Prague, 1 June 2005 (RFE/RL) -- RFE/RL's Kandahar correspondent Reshtim Qadiri was standing outside of the crowded Abdurrab Akhondzada Mosque in Kandahar to report on the mourning ceremony of a slain Islamic cleric when a suicide bomber blew himself up.
Within minutes, Qadiri managed to push her way through the fleeing crowd and make it into the small room at the front of the mosque where the explosion occurred. She found a nightmarish vision of death: "I'm in the area [just at the mosque's entrance], and this place is covered with blood and body parts. The scene here is [horrific and] almost surreal."
"These are people who are enemies of Islam as well as the enemies of Afghanistan. This is the first time a suicide attack has been committed inside a mosque. And people who have come to pray have been killed."
Afghan Interior Ministry spokesman Lutfullah Mashal confirmed that the ministry's new security chief in Kabul was killed.
"As a result of the suicide attack, [at least] 17 people were killed and an additional 36 people were injured," Mashal said. "And General Akram Khakrizwal -- the security chief of Kabul -- is among the martyred."
Naseer Ahmad Niazi, the director of Kandahar's Mmirwais Hospital said later that the bodies of at least 20 people had been brought to his facility by the early afternoon. Afghan officials at the scene of the explosion said they fear the death toll eventually could top 50.
RFE/RL's Qadiri spoke to witnesses who had been injured by the blast and who said Khakrizwal appeared to be intentionally targeted by the suicide bomber.
"According to eyewitness accounts, commander Akram Khakrizwal -- who was the [Interior Ministry's new] security chief in Kabul -- had just entered the mosque with his bodyguards [when the attack occurred]," Qadiri said. "The suicide bomber was dressed like one of [his] bodyguards. And as [Khakrizwal] entered, the suicide bomber went in with them. It was when Khakrizwal paused to take off his shoes that this person jumped under [him] and blew himself up."
Khakrizwal was a native of Kandahar who had worked as the Interior Ministry's security chief in the northern Afghan city of Mazar-e Sharif during the past two years. He had been promoted to the Kabul security post about two months ago.
Afghan officials tell RFE/RL that two of President Karzai's brothers -- Ahmad Wali and Shah Wali -- also were due to attend today's mourning ceremony but had not yet arrived when the blast occurred.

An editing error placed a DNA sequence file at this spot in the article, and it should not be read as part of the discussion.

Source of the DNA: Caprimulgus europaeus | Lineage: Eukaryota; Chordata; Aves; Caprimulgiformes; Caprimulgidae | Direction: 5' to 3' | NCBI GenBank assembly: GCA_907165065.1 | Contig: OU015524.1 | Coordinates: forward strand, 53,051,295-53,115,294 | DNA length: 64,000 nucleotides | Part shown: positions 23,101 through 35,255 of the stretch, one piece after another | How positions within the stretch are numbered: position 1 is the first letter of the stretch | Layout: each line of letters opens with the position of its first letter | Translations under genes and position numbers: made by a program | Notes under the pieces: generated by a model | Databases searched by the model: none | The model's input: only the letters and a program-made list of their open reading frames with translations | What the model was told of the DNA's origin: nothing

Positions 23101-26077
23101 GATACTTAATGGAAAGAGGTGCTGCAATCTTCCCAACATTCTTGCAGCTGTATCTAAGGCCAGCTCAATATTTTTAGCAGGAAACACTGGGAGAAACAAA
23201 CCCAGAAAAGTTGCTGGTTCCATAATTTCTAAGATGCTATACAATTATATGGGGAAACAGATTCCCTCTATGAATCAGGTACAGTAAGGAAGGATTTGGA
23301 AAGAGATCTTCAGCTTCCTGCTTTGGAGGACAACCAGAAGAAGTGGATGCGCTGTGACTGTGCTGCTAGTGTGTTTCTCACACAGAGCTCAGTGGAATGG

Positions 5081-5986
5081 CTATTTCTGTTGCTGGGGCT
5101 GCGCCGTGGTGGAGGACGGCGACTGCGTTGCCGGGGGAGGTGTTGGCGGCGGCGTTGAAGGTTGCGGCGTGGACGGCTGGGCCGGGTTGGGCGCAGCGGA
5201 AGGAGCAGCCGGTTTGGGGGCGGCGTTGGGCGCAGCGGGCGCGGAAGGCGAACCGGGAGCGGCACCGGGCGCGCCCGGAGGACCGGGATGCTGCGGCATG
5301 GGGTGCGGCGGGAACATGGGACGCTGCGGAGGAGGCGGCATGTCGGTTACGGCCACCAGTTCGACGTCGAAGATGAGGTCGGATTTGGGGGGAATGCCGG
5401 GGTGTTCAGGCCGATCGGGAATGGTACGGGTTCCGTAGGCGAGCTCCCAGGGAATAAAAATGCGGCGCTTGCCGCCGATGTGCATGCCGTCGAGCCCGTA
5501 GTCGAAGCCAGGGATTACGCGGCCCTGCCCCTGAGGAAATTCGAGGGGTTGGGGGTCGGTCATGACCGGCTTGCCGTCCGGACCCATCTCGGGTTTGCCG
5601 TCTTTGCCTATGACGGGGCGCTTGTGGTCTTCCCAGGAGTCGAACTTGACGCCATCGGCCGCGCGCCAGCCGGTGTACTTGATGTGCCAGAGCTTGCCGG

Khakrizwal returned to Kandahar today to attend a mourning ceremony at the mosque for Mawlavi Abdullah Fayyaz -- the chairman of the Kandahar Clerics' Council who was shot dead by a suspected Taliban militant on 29 May. Fayaz had been a strong supporter of Afghan President Hamid Karzai and had recently issued an edict calling on Afghans not to support the Taliban.
An Afghan man claiming to be a spokesman for the Taliban phoned news organizations in Kabul today to claim responsibility for the attack. But Interior Ministry spokesman Mashal told RFE/RL that the claim has not been confirmed.
"The investigation is underway. It is not clear [who is behind this attack]," Mashal said. "But one thing is clear. These are people who are enemies of Islam as well as the enemies of Afghanistan. This is the first time that a suicide attack has been committed inside a mosque. And people who have come to pray have been killed."
Correspondents say a suicide bomb attack on a mosque -- particularly during a mourning ceremony for a Muslim cleric -- is a cause for outrage among ordinary Afghans.
Witnesses who were injured in the blast were reluctant to give their names. But they told RFE/RL's Qadiri just moments after the explosion that the attack had the hallmarks of the "enemies of Afghanistan" -- an expression used by Karzai and his supporters to describe the Taliban and Al-Qaeda fighters.
"This morning I went to the mosque to attend the mourning ceremony for Mawlavi Fayyaz," said one eyewitness. "As I was entering the mosque an explosion took place. My shawl and clothes were thrown up in the air. I received a few injuries on my hands and legs. I can't hear anything right now. But I can tell you that this is not Islam. This is the killing of Muslim brothers, of innocent people. This is done by the servants of the foreigners who are against Afghanistan's security."
Mawlavi Kashaf, a Muslim cleric and member of Afghanistan's Supreme Court, condemned the attack as un-Islamic.
"These suicide and terrorist attacks are all rejected from a humanitarian point of view," Kashaf said. "They are rejected by Islam. Those who are against security in Afghanistan do such things. They don't want security and stability to come to this country."
Afghan officials also say a prominent former mujahedin commander from Kandahar named Mullah Naqiebullah was inside the mosque and injured by the blast. Naqiebullah fought against the Taliban as a member of the former Northern Alliance and is a supporter of Karzai's central government. There were no immediate details on the extent of his injuries.
(Contributors to this report include RFE/RL Afghan correspondent Reshtin Qadiri in Kandahar and RFE/RL's Radio Free Afghanistan staffers Hashem Mohmand, Sharifa Sharif, and Haifizullah Asefi; and RFE/RL correspondent Golnaz Esfandiari.)